Boat Maintenance 101: A Basic Guide to Boat Care and Repairs

Boating is a great way to get outdoors, enjoy the warm weather, and spend time rocking on the waves and millions of people do just that every year. In fact, in 2016 alone, more than 141.6 million people went boating.

Nothing compares to getting out on the water in a boat you own. However, all that time on the water can lead to some interesting maintenance issues that need to get taken care of quickly.

If you’re a new boat owner, the more boat maintenance you can handle on your own, the better. Here are a few of the most important tasks to take care of throughout the year.

Clean the Exterior Every Time

Believe it or not, boats get dirty every time you use them. Between the algae, marine life, and the minerals in the water, it’s normal to see a layer of buildup on the exterior when you pull your boat out.

This buildup needs to get cleaned off to preserve the integrity of the gel coat and the structure underneath.

After getting your boat onto the trailer, spray it down with water thoroughly. This will help keep most of the buildup from doing damage.

Every few weeks, take the time to wash the exterior with boat-specific cleaning products. This will help keep your finish looking great and strengthens the protective coating on your boat’s surface so it can stand up to the elements.

Give Your Motor Some Love

Unless you have a kayak or canoe, your boat likely has a motor on board. Like any engine, you need to stay on top of maintenance to keep it in good condition.

Before you hit the water, check your motor for damage. Inspect the hoses for cracks or leaks. Make sure the bilge works properly and always check the oil levels inside before you leave the boat launch.

These simple boat care steps will help you keep your motor working properly for years to come.

If anything does go wrong or your motor isn’t working the way it used to, don’t try to fix it yourself. Hire a boat motor repair technician and let them inspect the system for you. They’ll be able to find the root cause of any problems and can fix them quickly.

You’ll also need to stay on top of your boat motor or engine’s oil changes. For most boats, the oil needs changing after 100 hours of use. Keep track of your hours logged and make a point to change the oil as needed.

Keep It Dry

It’s normal for spray to splash over the side of your boat and onto the interior components. Before you put the boat back in storage, take the time to dry off each surface. This will help prevent rust and corrosion from damaging sensitive components.

Once the boat is in storage, you need to keep it covered to protect the interior from damage due to sunlight, wind, and rainstorms. According to the team behind this Better Boat product, these covers should fit snuggly over the top of your boat and stretch taught to allow rain to run off easily.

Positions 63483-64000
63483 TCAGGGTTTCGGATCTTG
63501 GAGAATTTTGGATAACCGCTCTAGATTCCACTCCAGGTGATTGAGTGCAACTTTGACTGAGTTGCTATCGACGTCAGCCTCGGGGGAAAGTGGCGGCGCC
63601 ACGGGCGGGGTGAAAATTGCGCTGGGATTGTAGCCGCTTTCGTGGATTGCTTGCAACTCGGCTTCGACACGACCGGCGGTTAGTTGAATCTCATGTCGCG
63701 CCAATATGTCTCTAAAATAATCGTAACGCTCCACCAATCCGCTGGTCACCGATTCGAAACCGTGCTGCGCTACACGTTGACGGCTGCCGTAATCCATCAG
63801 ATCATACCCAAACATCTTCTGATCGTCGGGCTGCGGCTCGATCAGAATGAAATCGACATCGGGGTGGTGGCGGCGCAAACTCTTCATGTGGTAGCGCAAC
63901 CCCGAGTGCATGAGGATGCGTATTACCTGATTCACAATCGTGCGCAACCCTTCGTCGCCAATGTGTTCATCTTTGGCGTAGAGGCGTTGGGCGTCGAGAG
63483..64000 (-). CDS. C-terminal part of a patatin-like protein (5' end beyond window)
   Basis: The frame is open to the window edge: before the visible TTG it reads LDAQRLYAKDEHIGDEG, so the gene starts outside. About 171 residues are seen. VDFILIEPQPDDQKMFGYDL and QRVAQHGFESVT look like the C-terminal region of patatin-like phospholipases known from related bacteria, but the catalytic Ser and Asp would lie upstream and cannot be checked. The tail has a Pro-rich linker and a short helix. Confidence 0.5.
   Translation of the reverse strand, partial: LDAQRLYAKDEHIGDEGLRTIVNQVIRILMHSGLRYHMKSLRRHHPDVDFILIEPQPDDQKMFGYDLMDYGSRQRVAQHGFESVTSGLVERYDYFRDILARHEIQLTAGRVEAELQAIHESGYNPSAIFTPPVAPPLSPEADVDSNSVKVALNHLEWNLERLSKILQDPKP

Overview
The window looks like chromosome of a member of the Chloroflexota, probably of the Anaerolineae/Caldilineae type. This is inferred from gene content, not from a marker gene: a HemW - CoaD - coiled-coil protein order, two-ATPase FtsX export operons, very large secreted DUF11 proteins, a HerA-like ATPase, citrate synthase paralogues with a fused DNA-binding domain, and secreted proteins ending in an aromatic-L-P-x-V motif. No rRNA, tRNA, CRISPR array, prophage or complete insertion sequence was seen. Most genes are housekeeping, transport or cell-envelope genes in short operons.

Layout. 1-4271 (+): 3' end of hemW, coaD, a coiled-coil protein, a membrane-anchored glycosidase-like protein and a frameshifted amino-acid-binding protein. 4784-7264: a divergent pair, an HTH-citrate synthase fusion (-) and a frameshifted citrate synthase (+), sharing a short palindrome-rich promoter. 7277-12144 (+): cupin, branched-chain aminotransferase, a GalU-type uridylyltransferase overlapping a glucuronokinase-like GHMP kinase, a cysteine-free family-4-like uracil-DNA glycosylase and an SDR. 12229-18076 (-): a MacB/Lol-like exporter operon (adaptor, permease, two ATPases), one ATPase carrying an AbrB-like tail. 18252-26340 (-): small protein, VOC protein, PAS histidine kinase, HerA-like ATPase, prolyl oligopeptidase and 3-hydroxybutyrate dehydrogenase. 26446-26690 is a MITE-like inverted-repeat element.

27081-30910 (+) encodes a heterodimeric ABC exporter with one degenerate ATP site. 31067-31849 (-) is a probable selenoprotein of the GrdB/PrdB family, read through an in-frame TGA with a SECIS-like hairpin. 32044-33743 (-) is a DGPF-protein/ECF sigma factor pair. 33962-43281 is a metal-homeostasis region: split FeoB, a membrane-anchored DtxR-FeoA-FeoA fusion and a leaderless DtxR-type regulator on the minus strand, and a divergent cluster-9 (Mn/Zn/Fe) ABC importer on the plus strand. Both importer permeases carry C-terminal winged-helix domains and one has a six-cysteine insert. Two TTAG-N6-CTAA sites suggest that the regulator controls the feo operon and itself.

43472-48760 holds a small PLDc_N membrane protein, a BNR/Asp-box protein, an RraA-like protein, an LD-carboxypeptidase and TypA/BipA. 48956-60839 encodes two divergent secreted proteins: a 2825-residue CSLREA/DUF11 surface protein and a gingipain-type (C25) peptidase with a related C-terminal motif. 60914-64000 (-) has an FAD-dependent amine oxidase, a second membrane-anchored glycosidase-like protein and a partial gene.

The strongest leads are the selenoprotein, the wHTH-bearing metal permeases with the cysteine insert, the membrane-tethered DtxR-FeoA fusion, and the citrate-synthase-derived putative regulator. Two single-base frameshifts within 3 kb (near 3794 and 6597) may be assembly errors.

For boats with large seating areas, you may want to use a support pole to further brace the cover.

Take Care of Your Batteries

When you use your boat regularly, the batteries will typically stay charged up and ready to go. The boat engine itself charges them as you cruise.

However, when you put the boat in storage, your batteries will need a little TLC. Invest in a solar trickle charger or remove them and charge them at home to preserve their lifespan. Remember, anytime a battery gets fully discharged, it loses a portion of its capacity.

Standard lead-acid batteries also need to get topped off with water to protect the charging ability of the battery itself. Make sure the plates are completely covered with liquid every month or two. If the water level looks low, refill it with distilled water.

Avoid using tap water as it can leave behind mineral deposits that will damage the battery’s chemical makeup.

Inspect Your Propeller Regularly

Your boat’s propellers are what help drive the boat forward and make it possible for you to control the speed. While they’re durable and designed to avoid damage, they’re not invincible.

Inspect your propeller every time you take your boat out and again when you return. Look for signs of cracks, chips, or corrosion along the blades. If you see anything out of the ordinary, get it inspected.

Make sure the propeller is clear of any fishing line, ropes, or plant matter that could cause it to stop working entirely.

Watch for Rust

Rust is a boat’s worst enemy. It’s a sure-fire sign that the metal components are starting to break down and if you don’t take care of it quickly, you could have expensive repairs on your hands.

The best thing you can do is remove any excess water and moisture buildup from the surface of your boat after every use. This means drying the exterior and interior with clean, soft microfiber towels after every trip on the water.

Clean All Soft Surfaces Often

The seat cushions and carpeting inside your boat take a beating with regular use. You’ll need to clean them regularly to keep them in good shape.

Use upholstery-safe cleaners to remove buildup and stains from the surfaces. Prop all cushions up so they can dry fully when your boat’s not on the water.

Remove any carpeted surfaces and let them dry in the sun whenever possible. This will help kill mold and mildew growth before it has a chance to spread.

Follow These Boat Maintenance Tips

Keeping your boat in great condition takes determination, time, and great attention to detail. If you follow these boat maintenance tips, you’ll be in good shape to keep your boat on the water for years to come.

If any task feels overwhelming or you’re not comfortable handling it on your own, don’t worry. Just contact your local boat mechanic and let them take care of it for you.

For more helpful tips on keeping your boats ready to hit the water, check out our latest posts.